Monday, 25 June 2012


Defence of the DRC against empire, is defence of the whole of Africa

The below article shows clearly that usa imperialism along with the brits and other european powers are behind the sabotage of the Democratic Republic of Congo (DRC).

The reason why they are determined to keep Congo on its knees is that they can see DRC in alliance with other countries of the Global South - especially China - can in the coming decade potentially build up a national economy and infrastructure enabling DRC to use its massive mineral wealth (one of the richest countries in the world) for its own and African development.

If DRC can reach achieve the basic steps to nation building and do so with an assertive African strategic agenda of Kabila, then the white man's attempts at dominating Africa is in serious doubt and danger.

I would also like to bring to the attention of people that the demonisation of Zimbabwean president - Robert Mugabe - is not just connected to his positive relationship to the seizure of white settler farms by blacks in Zimbabwe, but also because Zimbabwe was one of the main contributors along with other historic frontline African countries in sending soldiers to DRC in the late 1990s to help it defend itself exactly against the western-backed proxies attempting to keep DRC on its knees.

An African leadership coming to the defence of another African people in fighting against imperialist-sponsored dirty tricks is just a massive red line for the empire, and the empire will exact revenge on those forces who stand together for African unity. One only wishes the same moves were done in defence of Libya during (and I should say also the ongoing) nato sabotage and lynching of that country, the 'shield of Africa'.

I would encourage our people to involve themselves deeper into African solidarity and internationalism on the basis of anti-imperialist liberation of the whole of Africa, and positively and critically navigating the deep confusion and misinformation by the white power structure on African affairs. DRC has been victim to one of the greatest crimes in recent decades, and one can go longer back obviously to one of the most brutal colonial rulers of Africa by king leopold of belgium before.  The struggle for African independence, development in a socialist direction is a struggle that is taking place in there here and now, and it is in the here and now that we need to raise our voices and struggles.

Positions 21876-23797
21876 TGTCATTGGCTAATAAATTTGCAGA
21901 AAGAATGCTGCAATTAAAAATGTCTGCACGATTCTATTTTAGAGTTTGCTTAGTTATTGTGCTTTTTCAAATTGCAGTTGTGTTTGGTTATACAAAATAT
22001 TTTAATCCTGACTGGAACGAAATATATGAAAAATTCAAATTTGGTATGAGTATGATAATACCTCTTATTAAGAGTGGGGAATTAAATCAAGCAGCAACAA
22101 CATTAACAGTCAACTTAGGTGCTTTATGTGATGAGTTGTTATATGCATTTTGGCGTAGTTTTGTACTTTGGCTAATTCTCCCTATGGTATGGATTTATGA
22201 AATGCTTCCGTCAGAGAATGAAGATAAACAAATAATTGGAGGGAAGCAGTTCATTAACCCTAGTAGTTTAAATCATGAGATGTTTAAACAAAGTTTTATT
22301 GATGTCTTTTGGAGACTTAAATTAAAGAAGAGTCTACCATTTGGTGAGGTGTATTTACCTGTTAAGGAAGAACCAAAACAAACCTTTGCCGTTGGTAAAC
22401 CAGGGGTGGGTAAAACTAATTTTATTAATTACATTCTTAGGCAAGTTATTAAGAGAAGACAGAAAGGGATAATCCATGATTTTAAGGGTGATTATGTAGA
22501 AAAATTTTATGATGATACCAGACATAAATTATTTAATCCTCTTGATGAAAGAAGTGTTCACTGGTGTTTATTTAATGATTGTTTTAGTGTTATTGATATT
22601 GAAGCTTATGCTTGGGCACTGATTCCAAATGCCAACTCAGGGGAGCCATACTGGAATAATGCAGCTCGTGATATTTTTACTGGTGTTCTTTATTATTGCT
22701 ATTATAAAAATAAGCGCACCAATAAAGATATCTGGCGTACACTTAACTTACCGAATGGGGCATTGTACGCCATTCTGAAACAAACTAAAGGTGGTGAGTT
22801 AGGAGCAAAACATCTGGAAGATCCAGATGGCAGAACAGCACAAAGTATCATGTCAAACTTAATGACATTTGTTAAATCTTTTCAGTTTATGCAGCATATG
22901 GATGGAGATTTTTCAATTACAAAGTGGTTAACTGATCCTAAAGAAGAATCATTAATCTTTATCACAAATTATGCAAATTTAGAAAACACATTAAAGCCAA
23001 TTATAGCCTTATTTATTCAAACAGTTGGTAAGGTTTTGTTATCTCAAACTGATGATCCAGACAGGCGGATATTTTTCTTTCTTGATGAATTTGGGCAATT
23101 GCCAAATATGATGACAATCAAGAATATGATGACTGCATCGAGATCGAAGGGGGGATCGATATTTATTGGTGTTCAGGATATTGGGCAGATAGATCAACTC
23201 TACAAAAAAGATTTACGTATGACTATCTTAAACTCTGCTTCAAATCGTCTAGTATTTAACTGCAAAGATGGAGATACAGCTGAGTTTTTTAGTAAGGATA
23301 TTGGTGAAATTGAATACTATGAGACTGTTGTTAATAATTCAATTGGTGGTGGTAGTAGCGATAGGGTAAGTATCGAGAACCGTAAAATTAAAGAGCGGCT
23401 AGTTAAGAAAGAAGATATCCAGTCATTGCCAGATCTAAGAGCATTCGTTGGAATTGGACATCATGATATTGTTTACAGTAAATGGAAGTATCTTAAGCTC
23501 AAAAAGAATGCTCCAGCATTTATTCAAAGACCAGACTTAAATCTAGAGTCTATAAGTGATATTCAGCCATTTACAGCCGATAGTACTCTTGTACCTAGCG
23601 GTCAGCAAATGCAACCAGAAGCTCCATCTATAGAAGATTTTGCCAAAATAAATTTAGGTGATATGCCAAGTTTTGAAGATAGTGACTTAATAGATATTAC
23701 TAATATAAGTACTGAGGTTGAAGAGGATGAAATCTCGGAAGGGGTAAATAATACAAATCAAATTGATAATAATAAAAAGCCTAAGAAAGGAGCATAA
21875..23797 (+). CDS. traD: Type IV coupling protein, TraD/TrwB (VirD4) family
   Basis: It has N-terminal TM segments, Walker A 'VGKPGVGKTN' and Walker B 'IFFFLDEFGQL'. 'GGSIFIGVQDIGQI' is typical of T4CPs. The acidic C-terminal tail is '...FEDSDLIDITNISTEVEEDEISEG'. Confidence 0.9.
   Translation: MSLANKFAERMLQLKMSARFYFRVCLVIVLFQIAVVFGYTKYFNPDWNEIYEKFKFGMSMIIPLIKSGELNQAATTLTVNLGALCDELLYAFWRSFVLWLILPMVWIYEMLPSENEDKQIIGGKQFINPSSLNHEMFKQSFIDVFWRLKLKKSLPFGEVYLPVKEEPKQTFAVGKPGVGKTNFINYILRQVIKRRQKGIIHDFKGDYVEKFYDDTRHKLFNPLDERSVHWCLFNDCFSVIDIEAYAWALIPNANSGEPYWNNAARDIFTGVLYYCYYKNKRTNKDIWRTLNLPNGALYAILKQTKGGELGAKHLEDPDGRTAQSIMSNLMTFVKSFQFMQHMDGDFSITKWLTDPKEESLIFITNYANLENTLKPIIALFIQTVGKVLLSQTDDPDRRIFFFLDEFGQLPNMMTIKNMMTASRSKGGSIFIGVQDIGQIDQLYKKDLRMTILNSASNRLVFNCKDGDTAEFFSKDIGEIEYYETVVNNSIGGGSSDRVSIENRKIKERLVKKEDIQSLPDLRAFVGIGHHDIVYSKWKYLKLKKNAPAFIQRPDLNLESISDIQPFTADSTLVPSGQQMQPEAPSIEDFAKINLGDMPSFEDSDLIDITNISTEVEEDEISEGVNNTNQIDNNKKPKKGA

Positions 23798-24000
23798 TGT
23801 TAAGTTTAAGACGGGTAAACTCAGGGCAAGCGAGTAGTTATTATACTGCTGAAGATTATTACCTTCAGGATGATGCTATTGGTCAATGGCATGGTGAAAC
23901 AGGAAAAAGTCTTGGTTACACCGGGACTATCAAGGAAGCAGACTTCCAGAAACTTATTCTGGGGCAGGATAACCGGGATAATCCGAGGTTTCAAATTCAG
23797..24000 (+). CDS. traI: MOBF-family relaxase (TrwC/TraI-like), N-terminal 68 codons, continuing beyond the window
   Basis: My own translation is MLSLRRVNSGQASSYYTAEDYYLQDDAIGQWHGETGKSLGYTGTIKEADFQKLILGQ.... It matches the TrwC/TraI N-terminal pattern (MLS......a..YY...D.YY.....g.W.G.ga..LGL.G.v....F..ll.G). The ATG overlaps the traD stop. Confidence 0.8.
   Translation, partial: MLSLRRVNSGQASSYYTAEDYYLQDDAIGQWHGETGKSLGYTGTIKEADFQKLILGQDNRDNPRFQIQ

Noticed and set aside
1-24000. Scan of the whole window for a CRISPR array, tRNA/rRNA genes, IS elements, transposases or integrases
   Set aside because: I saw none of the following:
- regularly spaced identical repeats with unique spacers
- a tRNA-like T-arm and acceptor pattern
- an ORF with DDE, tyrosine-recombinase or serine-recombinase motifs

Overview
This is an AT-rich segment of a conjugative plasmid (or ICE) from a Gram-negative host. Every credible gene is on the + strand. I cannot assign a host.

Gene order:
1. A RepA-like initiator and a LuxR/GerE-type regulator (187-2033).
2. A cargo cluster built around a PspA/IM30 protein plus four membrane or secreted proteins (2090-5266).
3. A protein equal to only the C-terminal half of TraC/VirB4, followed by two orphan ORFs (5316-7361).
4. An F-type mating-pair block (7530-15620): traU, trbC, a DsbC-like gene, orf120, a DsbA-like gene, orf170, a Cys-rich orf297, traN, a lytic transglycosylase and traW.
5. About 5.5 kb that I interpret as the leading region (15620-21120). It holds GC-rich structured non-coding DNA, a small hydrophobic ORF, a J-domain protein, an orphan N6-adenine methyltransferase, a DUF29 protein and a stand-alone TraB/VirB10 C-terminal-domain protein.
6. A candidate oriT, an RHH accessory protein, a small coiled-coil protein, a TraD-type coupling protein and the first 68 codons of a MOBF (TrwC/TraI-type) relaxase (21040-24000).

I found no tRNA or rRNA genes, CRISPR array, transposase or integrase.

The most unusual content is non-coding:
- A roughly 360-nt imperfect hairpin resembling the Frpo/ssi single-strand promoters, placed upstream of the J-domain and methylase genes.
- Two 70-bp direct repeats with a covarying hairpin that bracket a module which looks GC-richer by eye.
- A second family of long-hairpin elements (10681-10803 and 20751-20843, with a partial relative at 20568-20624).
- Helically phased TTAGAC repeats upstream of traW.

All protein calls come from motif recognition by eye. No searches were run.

Also, the black liberation struggle in the 'west' is predicated on the rise of the African liberation struggle in Africa. Its a two-way relationship, and its high time we developed this perspective combined with a strong militant anti-imperialist internationalism with the other forward positions of our struggle throughout the Global South.

One final point. The article below uses quotes from 'human rights watch' to criticise the usa on this issue. Readers should not fall for this trick of the white power structure. There is a clear pattern that the empire uses, their media mildly criticises an aspect of foreign policy, they then bring in their pro-empire pro-nato 'human rights' organisations to coopt and criticism, and then when there needs to be an open regime change agenda, the 'human rights' organisations provide empire with the 'HR' justification for such an operation. I would strongly advise people to take some of the information available from hrw and amnesty etc, but to always understand it for the manipulative agenda it serves the white power structure.

Sukant Chandan, Sons of Malcolm

UN report on Rwanda fuelling Congo conflict 'blocked by US'

Congolese officials rebuke US for 'stifling' inquiry over claims Kagame's army is backing Bosco Ntaganda mutiny


The United States has been accused of blocking a UN report which examines claims that Rwanda is fuelling a violent rebellion in neighbouring Democratic Republic of the Congo.